Literary roundup: the other kind of literary agents


A new Prague-based international literary magazine has just come out. B O D Y is run by editors Joshua Mensch, Christopher Crawford, Stephan Delbos and contains a selection of poetry, fiction and an essay on three neglected American women poets from the early 20th century by poet, writer and translator Richard Jackson.

Hungary’s literary espionage industry

While reading about current Hungarian politics and culture can be distressing it is worth remembering that political intereference in cultural life is nothing new. At HLO there is a long and fascinating article on a new book by Tamás Szőnyei on the “informers who specialized in literary life” (as someone who tries to inform people on literary life in Hungary among other former communist countries I would like to emphasize the differences between “informers” and those who inform – e.g. informers are paid [just kidding, there are more significant differences]).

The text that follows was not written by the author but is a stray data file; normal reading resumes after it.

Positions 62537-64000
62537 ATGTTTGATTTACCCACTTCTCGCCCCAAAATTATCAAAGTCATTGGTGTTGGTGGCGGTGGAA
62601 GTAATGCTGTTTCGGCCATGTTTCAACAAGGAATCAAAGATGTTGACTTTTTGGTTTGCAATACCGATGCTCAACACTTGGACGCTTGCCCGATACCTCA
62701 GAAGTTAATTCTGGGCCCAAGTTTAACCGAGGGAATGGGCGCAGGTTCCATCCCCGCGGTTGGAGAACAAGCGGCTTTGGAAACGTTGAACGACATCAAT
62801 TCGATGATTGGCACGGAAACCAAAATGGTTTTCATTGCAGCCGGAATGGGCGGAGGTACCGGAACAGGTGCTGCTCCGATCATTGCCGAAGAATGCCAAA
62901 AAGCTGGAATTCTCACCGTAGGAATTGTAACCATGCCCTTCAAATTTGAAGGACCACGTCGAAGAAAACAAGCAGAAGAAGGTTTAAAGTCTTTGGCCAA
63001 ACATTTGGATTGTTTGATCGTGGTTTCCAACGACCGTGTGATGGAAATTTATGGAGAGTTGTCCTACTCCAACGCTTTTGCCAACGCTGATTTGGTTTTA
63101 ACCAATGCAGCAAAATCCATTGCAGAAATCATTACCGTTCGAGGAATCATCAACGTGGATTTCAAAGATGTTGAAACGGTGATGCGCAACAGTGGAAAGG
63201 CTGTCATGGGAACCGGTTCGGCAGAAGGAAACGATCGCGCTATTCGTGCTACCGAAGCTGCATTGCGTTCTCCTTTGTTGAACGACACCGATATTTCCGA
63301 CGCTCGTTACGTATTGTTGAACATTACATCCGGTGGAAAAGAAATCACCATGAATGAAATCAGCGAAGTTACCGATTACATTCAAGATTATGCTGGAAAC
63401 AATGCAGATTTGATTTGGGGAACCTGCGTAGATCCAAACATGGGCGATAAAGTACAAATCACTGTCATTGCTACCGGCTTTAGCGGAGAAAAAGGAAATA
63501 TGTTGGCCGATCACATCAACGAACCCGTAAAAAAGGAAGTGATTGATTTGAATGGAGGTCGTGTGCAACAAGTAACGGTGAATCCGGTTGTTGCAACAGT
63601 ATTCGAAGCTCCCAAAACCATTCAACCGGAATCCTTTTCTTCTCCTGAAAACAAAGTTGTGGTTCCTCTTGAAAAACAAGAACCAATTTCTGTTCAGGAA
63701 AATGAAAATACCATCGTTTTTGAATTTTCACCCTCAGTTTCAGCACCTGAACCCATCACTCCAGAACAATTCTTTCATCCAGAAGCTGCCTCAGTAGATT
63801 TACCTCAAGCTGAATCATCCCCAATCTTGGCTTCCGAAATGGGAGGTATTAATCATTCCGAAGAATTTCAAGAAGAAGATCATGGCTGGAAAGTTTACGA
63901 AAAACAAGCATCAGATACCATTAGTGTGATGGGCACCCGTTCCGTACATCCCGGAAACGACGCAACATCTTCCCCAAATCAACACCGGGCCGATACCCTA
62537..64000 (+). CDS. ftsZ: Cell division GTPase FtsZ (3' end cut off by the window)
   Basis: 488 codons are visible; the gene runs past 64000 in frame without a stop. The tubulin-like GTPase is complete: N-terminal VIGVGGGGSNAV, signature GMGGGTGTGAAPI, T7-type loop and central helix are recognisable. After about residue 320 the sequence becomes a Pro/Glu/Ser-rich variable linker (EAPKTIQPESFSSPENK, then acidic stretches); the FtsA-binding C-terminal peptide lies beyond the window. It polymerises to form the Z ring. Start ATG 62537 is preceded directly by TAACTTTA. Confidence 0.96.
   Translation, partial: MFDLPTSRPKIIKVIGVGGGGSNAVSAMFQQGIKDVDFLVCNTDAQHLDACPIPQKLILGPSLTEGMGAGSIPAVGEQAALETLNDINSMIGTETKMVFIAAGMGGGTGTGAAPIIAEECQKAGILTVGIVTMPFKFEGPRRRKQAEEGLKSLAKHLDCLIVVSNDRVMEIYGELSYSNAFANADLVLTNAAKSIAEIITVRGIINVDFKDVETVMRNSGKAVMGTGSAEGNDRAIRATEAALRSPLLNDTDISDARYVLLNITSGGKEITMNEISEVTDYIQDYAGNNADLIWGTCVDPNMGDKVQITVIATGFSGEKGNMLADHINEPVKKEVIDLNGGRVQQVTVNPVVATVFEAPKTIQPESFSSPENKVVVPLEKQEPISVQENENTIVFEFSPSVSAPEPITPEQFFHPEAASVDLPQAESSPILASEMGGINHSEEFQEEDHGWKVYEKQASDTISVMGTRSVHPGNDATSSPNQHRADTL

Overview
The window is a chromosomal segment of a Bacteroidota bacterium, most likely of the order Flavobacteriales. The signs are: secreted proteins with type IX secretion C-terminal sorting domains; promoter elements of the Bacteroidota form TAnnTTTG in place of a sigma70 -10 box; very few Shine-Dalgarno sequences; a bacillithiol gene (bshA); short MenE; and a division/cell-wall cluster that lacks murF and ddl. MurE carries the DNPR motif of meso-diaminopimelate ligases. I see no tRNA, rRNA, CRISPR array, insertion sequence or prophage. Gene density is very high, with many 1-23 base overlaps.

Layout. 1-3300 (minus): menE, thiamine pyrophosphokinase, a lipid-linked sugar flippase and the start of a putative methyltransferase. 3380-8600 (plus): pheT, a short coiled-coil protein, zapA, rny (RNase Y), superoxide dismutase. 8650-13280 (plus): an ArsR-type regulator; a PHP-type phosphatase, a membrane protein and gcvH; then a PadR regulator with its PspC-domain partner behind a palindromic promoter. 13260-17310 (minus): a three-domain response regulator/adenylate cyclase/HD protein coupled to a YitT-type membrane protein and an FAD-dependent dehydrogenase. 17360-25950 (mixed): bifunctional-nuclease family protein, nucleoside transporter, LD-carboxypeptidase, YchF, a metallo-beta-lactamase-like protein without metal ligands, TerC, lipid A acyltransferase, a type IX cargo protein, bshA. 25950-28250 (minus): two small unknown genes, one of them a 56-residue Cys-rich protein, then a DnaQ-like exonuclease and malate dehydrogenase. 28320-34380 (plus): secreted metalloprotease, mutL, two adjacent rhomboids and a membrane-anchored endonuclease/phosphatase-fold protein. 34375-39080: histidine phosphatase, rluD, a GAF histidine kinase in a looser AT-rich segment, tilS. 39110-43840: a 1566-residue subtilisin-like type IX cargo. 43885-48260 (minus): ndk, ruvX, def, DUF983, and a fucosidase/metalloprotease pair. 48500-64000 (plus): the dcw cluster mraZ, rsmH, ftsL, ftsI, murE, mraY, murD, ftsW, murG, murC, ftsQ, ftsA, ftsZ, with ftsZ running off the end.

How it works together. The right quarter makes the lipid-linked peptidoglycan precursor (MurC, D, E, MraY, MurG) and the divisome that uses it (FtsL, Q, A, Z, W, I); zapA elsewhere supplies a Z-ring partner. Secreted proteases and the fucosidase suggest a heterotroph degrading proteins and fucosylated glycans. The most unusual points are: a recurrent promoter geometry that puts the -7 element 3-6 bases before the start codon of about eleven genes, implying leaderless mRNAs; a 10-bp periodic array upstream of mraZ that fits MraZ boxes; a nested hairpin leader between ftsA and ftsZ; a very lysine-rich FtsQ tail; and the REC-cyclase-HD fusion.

The fact that some of these secret police sources were writers produced, according to Szőnyei, some interesting reading, though the state’s interest was so purely informational that they made no distinction between writers of different quality: “Dilettante writers were observed just as diligently as the greatest ones.”

Photo – Secret service gadgetry exhibition at Czech Center in Moscow. Interceptor and other devices of the disbanded secret service of communist Czechoslovakia were exhibited at the Czech Center in Moscow in 2003. One of the exhibits, a flash tube for secret night photography hidden in a bag, with an infrared filter in the lock – a device of Soviet design and manufacture. Photograph by Dmitry Korobeinikov / Дмитрий Коробейников, RIA Novosti/Wikimedia

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Categories: Magazines


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